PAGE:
David or Pinocchio?1/4/2017
The loud and angry Italian couple leaned into each other as they faced off like professional wrestlers getting ready for the big, slingshot-catapult, missile-dropkick finale to their match. Waving their arms and posturing on the narrow, crowded street, they left little room for us to politely walk around the drama. And, of course, not understanding the language allowed us a breezy freedom of interpreting the action. Is he that lout who frequently cheats on his wife and was caught this morning sneaking home with freshly smudged lipstick on his white shirt? Or is this just the daily discussion about who’s picking up little Angelo from school?
No matter the reason, these are two people not at their best on this chilly morning in Florence, Italy. We’ve all been there, by the way, whether in Florence or Des Moines. It’s why we have New Year’s resolutions. We have to try to be better in the future because our behavior in the past is sometimes nothing to write home about. As my mom would periodically say to me, “You’re better than this.”
I’m good with that mantra. In fact, I love self-help programs that claim they will make me better. Get Thin. Get Happy. Lose Your Belly. Lower Anxiety. Brighten Your Teeth. Defeat Aging. Save Your Marriage. Yup, I love a clear path to perfection. Whatever can possibly be put into a program with multiple steps, I’m doing it. 30 Days to Better Spelling? Sign me up.
I was walking in the Accademia Gallery Museum in Florence, doing the normal tourist stuff, when I turned the corner and saw the worst thing possible for a guy with a self-help fetish.
Whaaaaat? Gigantic arms — muscled legs — rippled stomach — smooth skin — good hair. Michelangelo’s David in all his glory. No wonder he’s forgotten his pants as he heads out the door to slay Goliath. Lord, if I looked like that, I’d forget my pants, too. Give me a break.
David is unbelievably, horribly, frighteningly perfect!
What was Michelangelo thinking? This is disaster for all of us. Who could possibly be David? The last time I had smooth skin was when I was 2. Where are my stomach muscles even located? How can I have good hair when I have no hair? And, I’m sorry, I’m just getting older. My future is not the slaying of enemy giants but the promise of green Jell-O salad served cafeteria style.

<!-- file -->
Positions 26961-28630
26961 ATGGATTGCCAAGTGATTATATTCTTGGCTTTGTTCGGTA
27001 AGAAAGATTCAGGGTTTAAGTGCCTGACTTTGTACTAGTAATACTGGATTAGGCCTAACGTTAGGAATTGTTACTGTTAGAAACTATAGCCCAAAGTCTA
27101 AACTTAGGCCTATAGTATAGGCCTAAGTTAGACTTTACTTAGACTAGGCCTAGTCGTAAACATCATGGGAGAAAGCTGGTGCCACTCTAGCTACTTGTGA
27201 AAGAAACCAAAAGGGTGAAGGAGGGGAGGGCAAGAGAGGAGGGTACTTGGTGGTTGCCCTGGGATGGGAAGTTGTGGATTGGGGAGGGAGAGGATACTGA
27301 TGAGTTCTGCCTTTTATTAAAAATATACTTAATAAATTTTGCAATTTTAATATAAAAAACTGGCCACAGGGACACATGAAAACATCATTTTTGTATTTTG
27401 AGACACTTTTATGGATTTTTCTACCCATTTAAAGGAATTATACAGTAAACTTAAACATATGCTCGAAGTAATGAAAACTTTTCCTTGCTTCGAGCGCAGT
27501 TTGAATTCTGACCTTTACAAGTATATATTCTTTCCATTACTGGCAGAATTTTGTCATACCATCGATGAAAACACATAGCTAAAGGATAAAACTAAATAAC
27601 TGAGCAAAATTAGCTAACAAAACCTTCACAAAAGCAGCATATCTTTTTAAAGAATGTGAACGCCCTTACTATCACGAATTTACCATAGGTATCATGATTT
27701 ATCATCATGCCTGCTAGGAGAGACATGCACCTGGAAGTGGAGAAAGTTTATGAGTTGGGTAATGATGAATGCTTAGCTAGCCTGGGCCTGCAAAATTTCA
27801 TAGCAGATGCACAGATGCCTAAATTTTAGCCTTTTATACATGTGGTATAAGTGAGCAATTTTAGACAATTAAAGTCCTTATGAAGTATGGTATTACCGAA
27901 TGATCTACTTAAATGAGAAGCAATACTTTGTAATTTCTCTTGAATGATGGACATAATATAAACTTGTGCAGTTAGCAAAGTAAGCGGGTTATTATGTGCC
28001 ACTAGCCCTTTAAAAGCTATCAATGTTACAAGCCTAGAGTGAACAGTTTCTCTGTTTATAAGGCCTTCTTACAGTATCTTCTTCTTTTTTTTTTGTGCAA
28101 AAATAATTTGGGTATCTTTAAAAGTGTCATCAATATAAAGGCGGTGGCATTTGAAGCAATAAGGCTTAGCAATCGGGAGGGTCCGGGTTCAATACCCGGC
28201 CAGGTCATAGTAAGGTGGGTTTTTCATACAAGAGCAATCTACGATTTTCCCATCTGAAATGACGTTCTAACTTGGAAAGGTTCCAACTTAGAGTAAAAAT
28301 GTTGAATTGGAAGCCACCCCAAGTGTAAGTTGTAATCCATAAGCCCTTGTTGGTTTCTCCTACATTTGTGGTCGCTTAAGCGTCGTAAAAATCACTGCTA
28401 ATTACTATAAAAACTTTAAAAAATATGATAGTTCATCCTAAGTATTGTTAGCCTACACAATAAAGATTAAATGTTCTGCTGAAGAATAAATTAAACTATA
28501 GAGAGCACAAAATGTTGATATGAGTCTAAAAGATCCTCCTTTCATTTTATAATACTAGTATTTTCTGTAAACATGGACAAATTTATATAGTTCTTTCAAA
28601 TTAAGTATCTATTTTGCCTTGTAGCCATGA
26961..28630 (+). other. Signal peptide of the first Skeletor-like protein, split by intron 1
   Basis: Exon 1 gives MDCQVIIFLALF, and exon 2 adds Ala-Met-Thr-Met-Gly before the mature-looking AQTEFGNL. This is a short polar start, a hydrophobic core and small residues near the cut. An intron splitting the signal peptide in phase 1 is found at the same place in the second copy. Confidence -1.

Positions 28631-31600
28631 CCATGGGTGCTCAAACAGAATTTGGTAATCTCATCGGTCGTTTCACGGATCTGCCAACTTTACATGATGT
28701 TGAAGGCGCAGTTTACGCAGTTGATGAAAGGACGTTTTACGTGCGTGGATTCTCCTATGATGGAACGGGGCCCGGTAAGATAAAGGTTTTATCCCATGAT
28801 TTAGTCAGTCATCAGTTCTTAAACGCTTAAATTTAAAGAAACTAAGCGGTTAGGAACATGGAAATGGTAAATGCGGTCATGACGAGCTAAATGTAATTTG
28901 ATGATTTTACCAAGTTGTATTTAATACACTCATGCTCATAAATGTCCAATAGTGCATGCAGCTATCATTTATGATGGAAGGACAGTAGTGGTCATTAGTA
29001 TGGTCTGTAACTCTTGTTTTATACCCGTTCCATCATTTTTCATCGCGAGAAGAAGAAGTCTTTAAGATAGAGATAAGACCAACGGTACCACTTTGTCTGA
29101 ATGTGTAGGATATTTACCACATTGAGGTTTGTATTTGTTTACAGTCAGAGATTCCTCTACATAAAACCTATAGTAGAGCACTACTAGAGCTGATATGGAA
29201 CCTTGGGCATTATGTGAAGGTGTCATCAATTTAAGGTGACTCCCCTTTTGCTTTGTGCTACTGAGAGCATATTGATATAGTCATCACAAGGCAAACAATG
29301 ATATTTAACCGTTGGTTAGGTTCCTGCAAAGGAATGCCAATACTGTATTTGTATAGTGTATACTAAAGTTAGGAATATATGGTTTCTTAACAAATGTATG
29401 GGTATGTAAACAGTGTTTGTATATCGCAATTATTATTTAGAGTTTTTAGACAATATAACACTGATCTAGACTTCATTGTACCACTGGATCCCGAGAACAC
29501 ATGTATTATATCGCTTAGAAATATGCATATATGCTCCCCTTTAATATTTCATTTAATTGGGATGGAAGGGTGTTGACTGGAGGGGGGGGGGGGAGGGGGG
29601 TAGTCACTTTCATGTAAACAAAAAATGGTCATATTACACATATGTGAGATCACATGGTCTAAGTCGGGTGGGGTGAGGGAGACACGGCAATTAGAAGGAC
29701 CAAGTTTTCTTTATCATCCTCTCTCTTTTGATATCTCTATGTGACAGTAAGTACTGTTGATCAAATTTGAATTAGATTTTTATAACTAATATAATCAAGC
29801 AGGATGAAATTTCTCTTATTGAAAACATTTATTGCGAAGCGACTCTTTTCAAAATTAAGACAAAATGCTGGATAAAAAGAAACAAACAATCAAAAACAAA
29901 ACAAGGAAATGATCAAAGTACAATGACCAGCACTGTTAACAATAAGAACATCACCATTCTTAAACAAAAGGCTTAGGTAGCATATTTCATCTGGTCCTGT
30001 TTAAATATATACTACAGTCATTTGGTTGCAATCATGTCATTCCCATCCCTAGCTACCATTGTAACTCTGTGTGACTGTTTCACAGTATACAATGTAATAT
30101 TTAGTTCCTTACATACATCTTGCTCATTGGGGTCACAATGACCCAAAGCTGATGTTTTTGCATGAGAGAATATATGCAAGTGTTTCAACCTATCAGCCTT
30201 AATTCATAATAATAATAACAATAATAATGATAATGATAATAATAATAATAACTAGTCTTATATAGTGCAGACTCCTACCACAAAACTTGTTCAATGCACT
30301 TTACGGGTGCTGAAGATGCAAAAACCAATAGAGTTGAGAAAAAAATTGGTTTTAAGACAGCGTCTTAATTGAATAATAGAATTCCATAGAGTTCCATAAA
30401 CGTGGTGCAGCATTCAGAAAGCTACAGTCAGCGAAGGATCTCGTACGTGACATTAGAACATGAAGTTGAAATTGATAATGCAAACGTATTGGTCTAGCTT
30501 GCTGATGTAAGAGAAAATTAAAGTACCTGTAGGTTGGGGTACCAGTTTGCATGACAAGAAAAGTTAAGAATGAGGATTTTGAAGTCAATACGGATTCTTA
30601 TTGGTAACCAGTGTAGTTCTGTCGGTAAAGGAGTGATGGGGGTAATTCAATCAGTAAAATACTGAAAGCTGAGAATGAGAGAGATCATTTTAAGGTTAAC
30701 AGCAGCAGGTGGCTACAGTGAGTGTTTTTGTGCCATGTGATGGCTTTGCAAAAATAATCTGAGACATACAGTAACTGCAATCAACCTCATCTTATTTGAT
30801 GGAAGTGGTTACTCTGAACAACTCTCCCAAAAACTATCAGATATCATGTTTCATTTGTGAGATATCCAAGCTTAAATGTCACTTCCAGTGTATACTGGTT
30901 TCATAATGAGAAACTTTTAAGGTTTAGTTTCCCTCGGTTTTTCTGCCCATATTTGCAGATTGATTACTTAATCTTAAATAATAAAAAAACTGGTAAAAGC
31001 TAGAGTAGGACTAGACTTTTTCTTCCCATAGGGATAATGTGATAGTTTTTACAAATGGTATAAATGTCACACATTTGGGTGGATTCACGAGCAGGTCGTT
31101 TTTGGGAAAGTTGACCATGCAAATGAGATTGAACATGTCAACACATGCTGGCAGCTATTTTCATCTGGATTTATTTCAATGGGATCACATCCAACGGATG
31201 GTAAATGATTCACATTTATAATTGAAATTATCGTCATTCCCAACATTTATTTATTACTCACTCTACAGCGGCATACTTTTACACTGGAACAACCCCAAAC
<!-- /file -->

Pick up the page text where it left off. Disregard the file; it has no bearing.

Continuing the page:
OK, OK, breathe. There’s got to be another option.
Let’s see, besides Michelangelo’s David, there is a second example that comes out of Florence, Italy.
“As soon as he reached home, Geppetto took his tools and began to cut and shape the wood into a Marionette. ‘What shall I call him?’ he said to himself. ‘I think I’ll call him PINOCCHIO.’” The Adventures of Pinocchio, Annotated, Carlo Collodi.
Yup, that would be our guy. Interestingly enough, that same Pinocchio was dead by the end of Chapter 15 for being such a bad boy. Yup, Pinocchio was so far from perfection — such a rotten kid — Collodi killed him off in the original story. Thankfully, the editor of the newspaper in Rome, where the story was serialized back in the day, asked Collodi to resurrect the puppet and do another 20 chapters. And, lo and behold, in Chapter 16, Pinocchio is saved by “The Lovely Maiden with Azure Hair,” and has many more adventures before turning into a real boy. Not bad.
And you have to love the life lessons in Collodi’s Pinocchio story:
- Don’t tell lies;
- Take your medicine when you are sick;
- There is no such thing as a Field of Wonders that will suddenly make you rich;
- Don’t believe everything you hear;
- Don’t take things that don’t belong to you;
- Don’t be too proud to work;
- It’s never too late to learn;
- Choose your friends carefully;
- We are in this world to help each other; and
- There is always hope for someone with a kind heart.
And, if you do all of this, you might turn human. Maybe.
OK, isn’t Pinocchio our guy? Forget the six-pack abs. Forget the perfect hair. Forget being a hero. Isn’t it enough of a program to work on not turning into a donkey by the end of the day?
Back in Florence, the couple stopped yelling at each other as we watched. And, as is not uncommon in Florence, a passionate embrace followed. Leaning into each other with all their problems and scars and messiness. Wonderfully trying to be human.
That’s enough for 2017. ♦